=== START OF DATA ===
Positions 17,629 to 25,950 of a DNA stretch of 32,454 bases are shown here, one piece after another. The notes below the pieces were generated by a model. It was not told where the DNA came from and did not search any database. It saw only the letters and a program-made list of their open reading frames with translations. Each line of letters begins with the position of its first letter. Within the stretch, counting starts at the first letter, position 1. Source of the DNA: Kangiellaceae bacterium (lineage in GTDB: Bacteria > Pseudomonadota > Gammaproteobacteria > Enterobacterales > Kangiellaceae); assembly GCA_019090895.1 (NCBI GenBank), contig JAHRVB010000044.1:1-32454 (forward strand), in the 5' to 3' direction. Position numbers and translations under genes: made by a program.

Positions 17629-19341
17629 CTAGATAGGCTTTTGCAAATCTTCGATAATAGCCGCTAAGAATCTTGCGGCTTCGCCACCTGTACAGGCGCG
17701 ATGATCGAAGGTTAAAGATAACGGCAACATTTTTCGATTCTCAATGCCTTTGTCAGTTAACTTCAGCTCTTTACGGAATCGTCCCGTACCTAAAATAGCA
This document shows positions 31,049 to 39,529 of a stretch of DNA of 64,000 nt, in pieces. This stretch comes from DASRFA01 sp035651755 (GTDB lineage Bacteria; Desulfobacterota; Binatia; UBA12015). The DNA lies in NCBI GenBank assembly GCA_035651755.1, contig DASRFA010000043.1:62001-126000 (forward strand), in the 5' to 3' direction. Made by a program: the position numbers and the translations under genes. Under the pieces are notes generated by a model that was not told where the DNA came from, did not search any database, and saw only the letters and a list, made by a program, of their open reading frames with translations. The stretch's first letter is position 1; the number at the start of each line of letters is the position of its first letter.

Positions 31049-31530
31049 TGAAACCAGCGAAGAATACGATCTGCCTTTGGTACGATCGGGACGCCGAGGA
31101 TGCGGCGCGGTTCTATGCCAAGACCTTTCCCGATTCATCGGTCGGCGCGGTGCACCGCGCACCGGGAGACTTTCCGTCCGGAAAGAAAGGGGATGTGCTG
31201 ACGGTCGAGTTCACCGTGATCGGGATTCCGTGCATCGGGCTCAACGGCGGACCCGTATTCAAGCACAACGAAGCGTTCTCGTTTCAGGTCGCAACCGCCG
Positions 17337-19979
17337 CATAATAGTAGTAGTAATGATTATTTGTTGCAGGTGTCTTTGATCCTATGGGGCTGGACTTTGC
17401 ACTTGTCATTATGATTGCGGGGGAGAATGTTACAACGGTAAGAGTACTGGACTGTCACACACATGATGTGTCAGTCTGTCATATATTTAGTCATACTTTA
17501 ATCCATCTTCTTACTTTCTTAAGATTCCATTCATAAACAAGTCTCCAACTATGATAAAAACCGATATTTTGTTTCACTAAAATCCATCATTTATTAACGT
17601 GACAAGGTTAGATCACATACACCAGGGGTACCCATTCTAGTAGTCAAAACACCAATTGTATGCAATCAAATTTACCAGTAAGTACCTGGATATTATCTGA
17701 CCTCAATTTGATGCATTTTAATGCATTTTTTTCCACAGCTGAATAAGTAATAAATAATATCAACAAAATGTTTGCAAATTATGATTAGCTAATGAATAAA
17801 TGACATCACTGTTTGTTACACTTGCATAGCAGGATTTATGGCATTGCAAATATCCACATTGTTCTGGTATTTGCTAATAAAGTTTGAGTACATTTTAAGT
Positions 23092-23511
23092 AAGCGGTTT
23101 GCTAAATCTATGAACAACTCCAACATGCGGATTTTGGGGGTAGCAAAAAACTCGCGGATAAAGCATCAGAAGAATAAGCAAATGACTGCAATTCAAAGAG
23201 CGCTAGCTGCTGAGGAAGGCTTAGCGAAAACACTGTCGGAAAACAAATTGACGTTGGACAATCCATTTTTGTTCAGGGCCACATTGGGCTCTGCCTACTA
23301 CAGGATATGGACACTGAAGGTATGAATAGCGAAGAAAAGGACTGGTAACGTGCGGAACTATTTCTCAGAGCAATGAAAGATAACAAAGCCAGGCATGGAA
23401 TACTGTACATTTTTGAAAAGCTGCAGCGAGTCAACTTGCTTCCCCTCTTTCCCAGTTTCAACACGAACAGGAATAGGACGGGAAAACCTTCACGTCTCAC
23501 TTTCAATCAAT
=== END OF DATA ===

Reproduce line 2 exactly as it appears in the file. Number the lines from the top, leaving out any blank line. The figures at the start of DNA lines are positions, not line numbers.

Positions 17629-19341